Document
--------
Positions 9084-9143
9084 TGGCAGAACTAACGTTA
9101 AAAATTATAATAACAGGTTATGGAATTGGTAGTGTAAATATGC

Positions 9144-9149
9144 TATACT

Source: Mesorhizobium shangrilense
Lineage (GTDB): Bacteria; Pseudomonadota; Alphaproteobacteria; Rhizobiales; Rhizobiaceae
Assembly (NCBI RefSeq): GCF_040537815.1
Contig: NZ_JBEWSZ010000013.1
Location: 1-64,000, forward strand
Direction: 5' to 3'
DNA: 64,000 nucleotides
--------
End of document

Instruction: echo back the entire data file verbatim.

Positions 9084-9143
9084 TGGCAGAACTAACGTTA
9101 AAAATTATAATAACAGGTTATGGAATTGGTAGTGTAAATATGC

Positions 9144-9149
9144 TATACT

Source: Mesorhizobium shangrilense
Lineage (GTDB): Bacteria; Pseudomonadota; Alphaproteobacteria; Rhizobiales; Rhizobiaceae
Assembly (NCBI RefSeq): GCF_040537815.1
Contig: NZ_JBEWSZ010000013.1
Location: 1-64,000, forward strand
Direction: 5' to 3'
DNA: 64,000 nucleotides